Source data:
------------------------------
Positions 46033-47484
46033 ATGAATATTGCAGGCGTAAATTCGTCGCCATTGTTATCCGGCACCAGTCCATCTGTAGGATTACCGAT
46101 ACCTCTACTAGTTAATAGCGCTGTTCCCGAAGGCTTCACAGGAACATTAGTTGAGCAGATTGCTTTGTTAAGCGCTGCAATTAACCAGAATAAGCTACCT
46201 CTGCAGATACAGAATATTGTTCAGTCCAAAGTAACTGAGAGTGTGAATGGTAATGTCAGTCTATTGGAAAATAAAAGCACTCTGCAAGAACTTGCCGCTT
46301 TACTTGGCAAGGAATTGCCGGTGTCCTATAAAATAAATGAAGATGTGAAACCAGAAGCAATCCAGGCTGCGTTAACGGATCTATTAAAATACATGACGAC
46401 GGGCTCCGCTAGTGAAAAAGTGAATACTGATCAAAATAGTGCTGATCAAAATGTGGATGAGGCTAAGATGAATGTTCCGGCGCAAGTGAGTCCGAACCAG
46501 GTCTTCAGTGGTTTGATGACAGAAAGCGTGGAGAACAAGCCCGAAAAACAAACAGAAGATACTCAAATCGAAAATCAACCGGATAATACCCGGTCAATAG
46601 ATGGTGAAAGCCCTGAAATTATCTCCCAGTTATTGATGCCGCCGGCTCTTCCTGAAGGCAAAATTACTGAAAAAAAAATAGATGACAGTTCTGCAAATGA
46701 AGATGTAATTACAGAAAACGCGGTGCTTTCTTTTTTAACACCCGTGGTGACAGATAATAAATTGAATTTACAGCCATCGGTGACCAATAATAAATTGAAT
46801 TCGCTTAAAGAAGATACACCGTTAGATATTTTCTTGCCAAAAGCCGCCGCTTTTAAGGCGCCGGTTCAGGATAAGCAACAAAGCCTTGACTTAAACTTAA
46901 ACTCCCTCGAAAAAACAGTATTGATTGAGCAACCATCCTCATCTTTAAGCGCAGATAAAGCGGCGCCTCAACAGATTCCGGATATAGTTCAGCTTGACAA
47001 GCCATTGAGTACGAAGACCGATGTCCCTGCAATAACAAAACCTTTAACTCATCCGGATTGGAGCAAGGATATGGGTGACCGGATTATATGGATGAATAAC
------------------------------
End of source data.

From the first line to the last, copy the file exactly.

Positions 46033-47484
46033 ATGAATATTGCAGGCGTAAATTCGTCGCCATTGTTATCCGGCACCAGTCCATCTGTAGGATTACCGAT
46101 ACCTCTACTAGTTAATAGCGCTGTTCCCGAAGGCTTCACAGGAACATTAGTTGAGCAGATTGCTTTGTTAAGCGCTGCAATTAACCAGAATAAGCTACCT
46201 CTGCAGATACAGAATATTGTTCAGTCCAAAGTAACTGAGAGTGTGAATGGTAATGTCAGTCTATTGGAAAATAAAAGCACTCTGCAAGAACTTGCCGCTT
46301 TACTTGGCAAGGAATTGCCGGTGTCCTATAAAATAAATGAAGATGTGAAACCAGAAGCAATCCAGGCTGCGTTAACGGATCTATTAAAATACATGACGAC
46401 GGGCTCCGCTAGTGAAAAAGTGAATACTGATCAAAATAGTGCTGATCAAAATGTGGATGAGGCTAAGATGAATGTTCCGGCGCAAGTGAGTCCGAACCAG
46501 GTCTTCAGTGGTTTGATGACAGAAAGCGTGGAGAACAAGCCCGAAAAACAAACAGAAGATACTCAAATCGAAAATCAACCGGATAATACCCGGTCAATAG
46601 ATGGTGAAAGCCCTGAAATTATCTCCCAGTTATTGATGCCGCCGGCTCTTCCTGAAGGCAAAATTACTGAAAAAAAAATAGATGACAGTTCTGCAAATGA
46701 AGATGTAATTACAGAAAACGCGGTGCTTTCTTTTTTAACACCCGTGGTGACAGATAATAAATTGAATTTACAGCCATCGGTGACCAATAATAAATTGAAT
46801 TCGCTTAAAGAAGATACACCGTTAGATATTTTCTTGCCAAAAGCCGCCGCTTTTAAGGCGCCGGTTCAGGATAAGCAACAAAGCCTTGACTTAAACTTAA
46901 ACTCCCTCGAAAAAACAGTATTGATTGAGCAACCATCCTCATCTTTAAGCGCAGATAAAGCGGCGCCTCAACAGATTCCGGATATAGTTCAGCTTGACAA
47001 GCCATTGAGTACGAAGACCGATGTCCCTGCAATAACAAAACCTTTAACTCATCCGGATTGGAGCAAGGATATGGGTGACCGGATTATATGGATGAATAAC